New research published by CLAHRC researchers based at the Queen Mary University of London highlights the value of family and friends being involved in the care of mental health inpatients.
The paper, published in BMC Psychiatry details how feasible it was to implement carer involvement in four inpatient wards across East London, and explores the experiences of participants.
The intervention was of particular value soon after admission to an inpatient ward, which can be a traumatic and frightening experience.
The researchers, working out of the University’s Unit for Social and Community Psychiatry, found that despite the challenges of implementing carer involvement in hospital treatment for mental illness, a simple structured approach can make a positive difference. The research also found that patients, clinicians and carers appreciated this approach to care.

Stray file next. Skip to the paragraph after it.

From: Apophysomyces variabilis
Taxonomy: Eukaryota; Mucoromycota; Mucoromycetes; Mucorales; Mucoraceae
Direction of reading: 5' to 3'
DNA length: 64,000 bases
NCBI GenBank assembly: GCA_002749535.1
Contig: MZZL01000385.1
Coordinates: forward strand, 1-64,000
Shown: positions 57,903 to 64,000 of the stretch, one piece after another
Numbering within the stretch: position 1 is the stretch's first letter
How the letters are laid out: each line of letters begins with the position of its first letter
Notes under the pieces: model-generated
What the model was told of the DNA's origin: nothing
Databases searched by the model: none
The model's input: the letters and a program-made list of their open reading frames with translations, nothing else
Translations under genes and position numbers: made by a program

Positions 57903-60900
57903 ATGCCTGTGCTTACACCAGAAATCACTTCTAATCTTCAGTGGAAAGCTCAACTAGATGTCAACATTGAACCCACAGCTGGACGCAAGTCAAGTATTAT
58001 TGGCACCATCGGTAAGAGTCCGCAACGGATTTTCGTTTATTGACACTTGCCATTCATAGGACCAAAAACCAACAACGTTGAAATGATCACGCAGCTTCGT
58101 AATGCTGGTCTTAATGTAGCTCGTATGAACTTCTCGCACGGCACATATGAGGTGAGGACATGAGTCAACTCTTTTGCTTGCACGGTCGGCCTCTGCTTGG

The intervention will be of value to clinicians as it offers clear procedures to follow. The authors conclude that wider organisational support is vital to make the intervention work, in particular from senior managers and clinical leaders.
“It’s a matter of building bridges…” – feasibility of a carer involvement intervention for inpatients with severe mental illness
Kaselionyte et al. BMC Psychiatry (2019) 19:268